The wine in Spain grows mainly on the plain
Every autumn since 2005, a group of us (usually eight, but occasionally more) spend a week discovering new wines in some part of Iberia. This year our destination was La Mancha in Spain.
On our way to our base in Toledo, Helga and I stopped overnight on Sunday in Guadalupe. We stayed at the Parador, which is perfectly located in the centre of the picturesque small village, very close to the Royal Monastery of St Mary of Guadalupe complex that was our objective.
The monastery, built in the 14th century, was one of the finest and most important monasteries in Spain for many centuries and was declared a World Heritage site in 1993. The building stands on the site where the Virgin Mary appeared to a shepherd.
The monastery complex has three main parts: the temple-basilica, the Mudejar cloister and the Gothic cloister. It is in the Gothic-Mudejar style with a flamboyant Gothic façade, and is flanked by eight towers. It was begun by King Alfonso XI to celebrate a battle victory.
Columbus made his first pilgrimage after discovering the New World to the monastery to thank God for his achievement, and it became a tradition for Spanish Conquistadores to pray to the Black Madonna – Our Lady of Guadalupe – for success in their conquests in Latin America.
On Monday morning, we continued through the beautiful rolling countryside, about 200km to Toledo. On our way, we passed the Roman ruins of the Marble Temple, beautifully situated overlooking the Valdecañas reservoir formed by the Tajo River.
Toledo, a city of 85,000 people, rises dramatically on a granite eminence encircled by the Tajo. It is as spectacular a setting as it is rich in history, buildings and art. The Romans called it Toletum. After being occupied by the Barbarians, the Visigoths and the Berbers, it was conquered by Alfonso VI in 1085, who moved his capital to Toledo from León.
We had time to explore the cathedral and to walk around the old city. The Spanish gothic cathedral was begun in 1227 by Ferdinand III and wasn’t completed until the end of the 1400s. It is huge, second in size only to the cathedral in Seville, and is notable for its gaudy overwhelming decoration (made possible by all the silver and gold brought back by the Conquistadores) and works of art. The chapter house and the sacristy feature paintings by El Greco, Goya, Velázquez and Van Dyck amongst the very many treasures.
The old city is wonderful but, because Toledo is very much a hilly city (like Lisbon), walking around can be difficult and tiring. One could spend days exploring. We didn’t have days, so we limited ourselves to an afternoon highlighted by the El Greco Museum, which is, of course, full of his paintings. El Greco (real name Domenikos Theotokopoulos), born in Crete in 1541, arrived in Toledo in 1585 and died there in 1614.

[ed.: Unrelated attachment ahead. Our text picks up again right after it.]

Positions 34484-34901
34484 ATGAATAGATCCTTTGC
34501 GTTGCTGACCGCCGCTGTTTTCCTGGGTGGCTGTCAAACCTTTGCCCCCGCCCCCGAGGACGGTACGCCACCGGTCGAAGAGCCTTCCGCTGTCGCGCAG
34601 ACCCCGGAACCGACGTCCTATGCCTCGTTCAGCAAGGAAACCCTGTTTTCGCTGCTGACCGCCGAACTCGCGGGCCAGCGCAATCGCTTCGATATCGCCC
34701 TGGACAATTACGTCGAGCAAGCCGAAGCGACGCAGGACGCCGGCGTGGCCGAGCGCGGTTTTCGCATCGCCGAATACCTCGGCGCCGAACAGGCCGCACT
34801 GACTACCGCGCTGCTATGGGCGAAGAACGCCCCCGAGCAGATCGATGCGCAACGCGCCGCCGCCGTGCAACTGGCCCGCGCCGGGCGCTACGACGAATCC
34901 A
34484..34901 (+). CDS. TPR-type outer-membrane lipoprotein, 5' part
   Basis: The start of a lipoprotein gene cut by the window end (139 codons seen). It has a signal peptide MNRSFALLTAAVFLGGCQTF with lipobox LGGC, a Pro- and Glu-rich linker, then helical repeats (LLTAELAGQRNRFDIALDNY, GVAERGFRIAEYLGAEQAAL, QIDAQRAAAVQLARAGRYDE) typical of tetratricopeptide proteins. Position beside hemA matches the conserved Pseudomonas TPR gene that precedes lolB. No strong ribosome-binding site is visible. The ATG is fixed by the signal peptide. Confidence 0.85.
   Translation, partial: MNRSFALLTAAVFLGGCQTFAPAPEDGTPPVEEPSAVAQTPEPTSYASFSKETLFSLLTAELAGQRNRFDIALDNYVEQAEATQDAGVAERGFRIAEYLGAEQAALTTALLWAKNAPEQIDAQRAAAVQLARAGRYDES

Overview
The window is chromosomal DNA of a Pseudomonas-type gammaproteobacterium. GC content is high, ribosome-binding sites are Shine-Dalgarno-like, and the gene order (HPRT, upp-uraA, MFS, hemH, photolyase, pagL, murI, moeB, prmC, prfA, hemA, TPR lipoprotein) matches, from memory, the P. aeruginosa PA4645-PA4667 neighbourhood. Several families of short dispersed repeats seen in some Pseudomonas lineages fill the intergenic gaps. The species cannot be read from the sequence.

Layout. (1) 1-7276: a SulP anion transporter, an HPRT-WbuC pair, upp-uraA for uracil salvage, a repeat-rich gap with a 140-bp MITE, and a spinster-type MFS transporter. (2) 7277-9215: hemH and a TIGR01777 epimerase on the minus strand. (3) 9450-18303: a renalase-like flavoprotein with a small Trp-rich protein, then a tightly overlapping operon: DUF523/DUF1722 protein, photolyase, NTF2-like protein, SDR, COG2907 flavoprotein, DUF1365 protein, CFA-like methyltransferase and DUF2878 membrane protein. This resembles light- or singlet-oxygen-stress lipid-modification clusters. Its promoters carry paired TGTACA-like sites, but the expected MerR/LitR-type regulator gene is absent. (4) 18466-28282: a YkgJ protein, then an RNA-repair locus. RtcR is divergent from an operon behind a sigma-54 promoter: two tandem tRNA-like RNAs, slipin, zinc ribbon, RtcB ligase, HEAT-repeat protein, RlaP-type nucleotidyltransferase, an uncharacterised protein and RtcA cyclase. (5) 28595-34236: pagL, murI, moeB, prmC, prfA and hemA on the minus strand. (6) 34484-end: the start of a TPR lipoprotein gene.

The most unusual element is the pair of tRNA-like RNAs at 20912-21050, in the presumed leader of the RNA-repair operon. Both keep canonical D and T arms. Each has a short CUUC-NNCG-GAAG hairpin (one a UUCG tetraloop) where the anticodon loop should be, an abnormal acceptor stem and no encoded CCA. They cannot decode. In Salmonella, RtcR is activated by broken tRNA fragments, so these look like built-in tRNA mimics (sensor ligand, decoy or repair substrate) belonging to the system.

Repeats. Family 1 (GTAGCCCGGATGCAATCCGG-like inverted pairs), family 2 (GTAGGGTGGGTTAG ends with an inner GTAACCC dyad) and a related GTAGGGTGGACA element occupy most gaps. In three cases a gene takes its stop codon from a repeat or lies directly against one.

As astonishing as Toledo is, we were actually there to taste wines and, in this venture, we were joined Monday evening by three other couples from the Algarve – Linda and David Gindley, Vibeke and Poul Snorgaard and Loes and Henk Vooijs.
Over the next four days, we visited six wonderful wineries, four of which were “Pago”, which is Spain’s highest classification for an individual winery (there are only 23 “Pago” wineries in all of Spain).
These wineries ranged in size from 50,000 to 250,000 bottles a year – small and specialised, rather than large and industrialised. The wines were wonderful. We discovered a number of excellent whites based on Airén, native to Spain and grown in great abundance but rarely, until recently, used in quality wine. However, probably about 85% of the production of our wineries was red – lovely wines often based on Grenache, a late ripening grape that needs the hot, dry conditions offered by Spain. We also found a strong French influence and a number of “Bordeaux blend” wines using Cabernet Sauvignon, Merlot, Petit Verdot and Syrah.
It is impossible to pick a favourite winery of these six, so I will just list them in the order we visited them: Jiménez-Landi, Pago de Vallegarcia, Pago de Dehesa del Carrizal, Pago Martué, Más Que Vinos and Pago Casa del Blanco. We visited Casa del Blanco on Friday morning, had a marvellous paella lunch at the winery after our tasting, and headed back to the Algarve. Our car boots were full of our discoveries.